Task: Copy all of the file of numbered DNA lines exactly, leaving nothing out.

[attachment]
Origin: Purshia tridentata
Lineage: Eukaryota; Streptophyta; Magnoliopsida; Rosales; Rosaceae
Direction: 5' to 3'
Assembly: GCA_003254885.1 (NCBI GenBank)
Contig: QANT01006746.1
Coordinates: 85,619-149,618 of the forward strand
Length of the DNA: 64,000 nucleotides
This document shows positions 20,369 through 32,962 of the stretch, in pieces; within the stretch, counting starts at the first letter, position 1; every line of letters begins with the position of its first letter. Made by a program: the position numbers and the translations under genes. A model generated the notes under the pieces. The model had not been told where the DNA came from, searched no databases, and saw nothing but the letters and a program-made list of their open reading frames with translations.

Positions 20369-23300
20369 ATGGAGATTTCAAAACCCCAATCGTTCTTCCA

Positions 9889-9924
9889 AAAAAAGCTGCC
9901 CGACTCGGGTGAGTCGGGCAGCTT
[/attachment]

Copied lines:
Origin: Purshia tridentata
Lineage: Eukaryota; Streptophyta; Magnoliopsida; Rosales; Rosaceae
Direction: 5' to 3'
Assembly: GCA_003254885.1 (NCBI GenBank)
Contig: QANT01006746.1
Coordinates: 85,619-149,618 of the forward strand
Length of the DNA: 64,000 nucleotides
This document shows positions 20,369 through 32,962 of the stretch, in pieces; within the stretch, counting starts at the first letter, position 1; every line of letters begins with the position of its first letter. Made by a program: the position numbers and the translations under genes. A model generated the notes under the pieces. The model had not been told where the DNA came from, searched no databases, and saw nothing but the letters and a program-made list of their open reading frames with translations.

Positions 20369-23300
20369 ATGGAGATTTCAAAACCCCAATCGTTCTTCCA

Positions 9889-9924
9889 AAAAAAGCTGCC
9901 CGACTCGGGTGAGTCGGGCAGCTT